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Egypt: The Tomb of Merenptah, Valley of the Kings


The Tomb of Merneptah, Valley of the Kings

by Jimmy Dunn writing as Mark Andrews

Merneptah was a son of Ramesses II and Queen Isis-Nofret. His tomb (KV 8), located in a small, lateral valley on the right side of the main wadi, was discovered by Howard Carter in 1903. Of course, Howard Carter was not as famous then, as he would not make his well known discovery of Tutankhamun's tomb until 1922. Edwin C. Brock carried out additional excavations in the floor of the burial chamber and the shaft more recently.


The tomb is very near his father's huge tomb (KV 7). When discovered, the tomb was full of debris and had stood open since antiquity. From the Greek and Latin graffiti, we believe that the tomb was at least accessible to at least the first pillared hall.

While Carter discovered little in the way of funerary equipment and furniture, the tomb is very interesting because it marks a distinct transition between the tombs of the 19th and 20th Dynasty kings. Here, there is a material decrease in the number of lateral rooms, and a dramatic increase in the height of the corridors and rooms. He did away with the jogged axis used since the time of Horemheb and instead built the entire tomb on a single axis. Also, for the first time, the entrance was made considerably wider than earlier tombs, giving the feeling of a more imposing facade. However, while architecturally innovative, the tomb is much more traditional in its decorative themes.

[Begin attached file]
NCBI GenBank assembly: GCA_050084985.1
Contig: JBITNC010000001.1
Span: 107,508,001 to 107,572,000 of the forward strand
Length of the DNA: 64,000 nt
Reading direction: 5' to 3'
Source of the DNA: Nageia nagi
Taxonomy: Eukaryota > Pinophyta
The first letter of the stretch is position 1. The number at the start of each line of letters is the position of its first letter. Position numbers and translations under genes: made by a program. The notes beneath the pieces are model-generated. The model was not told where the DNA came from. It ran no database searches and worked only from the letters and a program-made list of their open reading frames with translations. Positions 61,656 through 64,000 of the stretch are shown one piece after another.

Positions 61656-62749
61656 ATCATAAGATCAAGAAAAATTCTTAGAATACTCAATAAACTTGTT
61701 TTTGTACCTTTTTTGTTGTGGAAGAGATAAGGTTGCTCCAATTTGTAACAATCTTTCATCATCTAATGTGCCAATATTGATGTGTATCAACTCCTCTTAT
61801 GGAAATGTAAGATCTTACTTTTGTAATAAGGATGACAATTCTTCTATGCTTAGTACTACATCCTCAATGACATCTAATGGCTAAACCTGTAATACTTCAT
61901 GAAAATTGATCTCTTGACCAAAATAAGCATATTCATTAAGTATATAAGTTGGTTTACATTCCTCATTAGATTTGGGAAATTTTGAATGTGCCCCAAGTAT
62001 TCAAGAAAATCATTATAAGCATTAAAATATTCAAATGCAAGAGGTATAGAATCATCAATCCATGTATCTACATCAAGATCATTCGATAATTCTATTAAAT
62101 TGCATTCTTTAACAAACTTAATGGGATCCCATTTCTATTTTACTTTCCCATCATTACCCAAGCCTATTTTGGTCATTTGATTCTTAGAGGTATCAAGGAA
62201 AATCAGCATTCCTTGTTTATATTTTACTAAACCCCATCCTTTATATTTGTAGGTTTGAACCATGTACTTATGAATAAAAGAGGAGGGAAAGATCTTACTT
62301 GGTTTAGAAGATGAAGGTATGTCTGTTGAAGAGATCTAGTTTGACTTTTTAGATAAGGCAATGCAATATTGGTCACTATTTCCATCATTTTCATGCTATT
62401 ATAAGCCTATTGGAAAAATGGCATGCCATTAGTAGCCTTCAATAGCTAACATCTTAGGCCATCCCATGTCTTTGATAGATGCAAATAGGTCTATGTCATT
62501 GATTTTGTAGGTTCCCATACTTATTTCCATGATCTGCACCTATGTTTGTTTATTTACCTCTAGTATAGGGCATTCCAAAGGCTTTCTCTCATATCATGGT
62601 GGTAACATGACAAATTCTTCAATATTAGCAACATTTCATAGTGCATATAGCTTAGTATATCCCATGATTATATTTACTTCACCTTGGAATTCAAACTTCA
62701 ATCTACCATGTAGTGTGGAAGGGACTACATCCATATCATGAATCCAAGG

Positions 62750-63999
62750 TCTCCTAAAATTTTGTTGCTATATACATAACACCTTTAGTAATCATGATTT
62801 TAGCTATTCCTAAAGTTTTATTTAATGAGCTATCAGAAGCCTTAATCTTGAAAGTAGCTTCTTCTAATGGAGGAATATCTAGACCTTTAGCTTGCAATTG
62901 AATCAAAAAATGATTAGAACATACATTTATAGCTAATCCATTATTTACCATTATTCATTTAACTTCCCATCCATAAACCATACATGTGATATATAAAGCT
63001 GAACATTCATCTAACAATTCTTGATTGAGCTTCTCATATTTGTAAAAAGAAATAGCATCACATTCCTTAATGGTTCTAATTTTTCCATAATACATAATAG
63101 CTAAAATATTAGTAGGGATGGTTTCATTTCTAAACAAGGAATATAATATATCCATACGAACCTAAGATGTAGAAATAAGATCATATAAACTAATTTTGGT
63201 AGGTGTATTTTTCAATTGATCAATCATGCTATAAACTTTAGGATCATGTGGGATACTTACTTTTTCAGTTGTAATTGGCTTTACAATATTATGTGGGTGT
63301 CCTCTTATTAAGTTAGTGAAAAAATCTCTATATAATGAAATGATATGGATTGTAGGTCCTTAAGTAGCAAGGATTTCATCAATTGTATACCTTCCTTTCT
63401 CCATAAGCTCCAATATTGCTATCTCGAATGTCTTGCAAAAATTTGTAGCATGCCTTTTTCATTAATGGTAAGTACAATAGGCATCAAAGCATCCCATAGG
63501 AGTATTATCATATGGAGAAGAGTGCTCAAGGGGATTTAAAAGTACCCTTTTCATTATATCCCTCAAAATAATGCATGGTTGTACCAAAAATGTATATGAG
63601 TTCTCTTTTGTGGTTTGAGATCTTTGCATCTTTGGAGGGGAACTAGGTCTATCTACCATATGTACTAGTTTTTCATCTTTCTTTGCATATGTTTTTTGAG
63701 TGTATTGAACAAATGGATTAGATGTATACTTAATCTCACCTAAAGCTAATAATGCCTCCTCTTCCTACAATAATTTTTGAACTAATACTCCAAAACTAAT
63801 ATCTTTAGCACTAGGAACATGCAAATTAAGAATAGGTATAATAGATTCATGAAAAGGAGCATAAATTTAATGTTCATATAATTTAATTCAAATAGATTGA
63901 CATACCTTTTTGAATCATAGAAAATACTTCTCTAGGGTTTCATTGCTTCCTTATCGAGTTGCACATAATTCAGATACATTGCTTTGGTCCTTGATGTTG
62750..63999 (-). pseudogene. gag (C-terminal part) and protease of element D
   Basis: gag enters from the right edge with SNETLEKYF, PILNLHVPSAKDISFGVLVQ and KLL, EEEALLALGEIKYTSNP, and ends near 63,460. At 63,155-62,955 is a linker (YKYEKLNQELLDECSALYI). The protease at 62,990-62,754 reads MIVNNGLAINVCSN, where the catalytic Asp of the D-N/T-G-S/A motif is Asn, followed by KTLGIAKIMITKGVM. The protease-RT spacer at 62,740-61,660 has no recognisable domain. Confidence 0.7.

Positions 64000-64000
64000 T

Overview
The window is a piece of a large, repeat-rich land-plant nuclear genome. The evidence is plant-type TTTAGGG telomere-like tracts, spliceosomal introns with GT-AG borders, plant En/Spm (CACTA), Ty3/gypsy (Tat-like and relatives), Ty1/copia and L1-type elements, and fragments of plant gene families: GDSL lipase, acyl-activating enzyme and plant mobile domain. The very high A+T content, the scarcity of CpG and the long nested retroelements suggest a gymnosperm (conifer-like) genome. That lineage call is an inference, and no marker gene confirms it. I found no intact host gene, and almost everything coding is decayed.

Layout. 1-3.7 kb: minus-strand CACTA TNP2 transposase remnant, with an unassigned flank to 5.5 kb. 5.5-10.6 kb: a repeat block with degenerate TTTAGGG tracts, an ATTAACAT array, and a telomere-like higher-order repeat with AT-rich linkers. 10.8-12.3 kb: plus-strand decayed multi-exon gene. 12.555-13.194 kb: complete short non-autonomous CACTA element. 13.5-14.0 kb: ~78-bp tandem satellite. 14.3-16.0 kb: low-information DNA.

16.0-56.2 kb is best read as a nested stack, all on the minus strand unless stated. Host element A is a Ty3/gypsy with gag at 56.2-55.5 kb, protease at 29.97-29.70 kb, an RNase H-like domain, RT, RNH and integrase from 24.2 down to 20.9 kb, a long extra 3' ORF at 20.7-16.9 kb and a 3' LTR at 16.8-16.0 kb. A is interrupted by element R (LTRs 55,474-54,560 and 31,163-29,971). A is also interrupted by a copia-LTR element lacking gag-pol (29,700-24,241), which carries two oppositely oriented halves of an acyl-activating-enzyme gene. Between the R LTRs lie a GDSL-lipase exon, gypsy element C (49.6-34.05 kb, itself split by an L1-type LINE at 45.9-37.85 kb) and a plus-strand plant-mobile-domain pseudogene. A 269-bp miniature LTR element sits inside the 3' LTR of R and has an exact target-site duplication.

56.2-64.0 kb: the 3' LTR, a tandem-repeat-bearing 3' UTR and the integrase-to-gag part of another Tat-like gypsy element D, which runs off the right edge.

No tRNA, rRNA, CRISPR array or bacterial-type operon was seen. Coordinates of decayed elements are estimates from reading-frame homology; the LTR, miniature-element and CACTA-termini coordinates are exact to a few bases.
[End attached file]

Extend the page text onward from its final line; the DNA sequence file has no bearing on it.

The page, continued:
The plan of the tomb is fairly straightforward. There are three initial corridors that first lead to the ritual shaft. The second of these has a stairway. In the first corridor we find the first decorations, showing the king in the presence of Re-Harakhty. There are also passages from the "Litanies of Re". The second and third corridors have texts and images related to the "Book of Amduat".

After the ritual shaft is a pillared hall with a two-pillar annex. Uniquely, this decorated room was dedicated to his father, Ramesses II. The cover of the king's sarcophagus is located in this annex. In the pillared hall, the decorations are from the "Book of Gates". After the pillared hall is a fourth corridor that leads to a vestibule and finally a fifth corridor before the burial chamber. The vestibule is decorated with scenes from the "Book of the Dead".

The burial chamber has four annexes, two on the left and two on the right, as well as a complex of annexes at the back. The astronomical vaulted ceiling of the burial chamber itself is supported by eight pillars arranged in two rows. Here, the main decorative theme returns to the "Book of Gates", though on the right hand wall there are solar oriented scenes from the "Book of Caverns". In the center of the burial chamber is part of the king's ornamental cartouche-shaped sarcophagus of pink granite. Actually, there were originally four stone sarcophagi, consisting of three outer containers of pink (or red) Aswan granite, and a fourth innermost sarcophagus of creamy white calcite. The outermost sarcophagus was huge, at 4.1 meters (about 13 1/2 feet) long.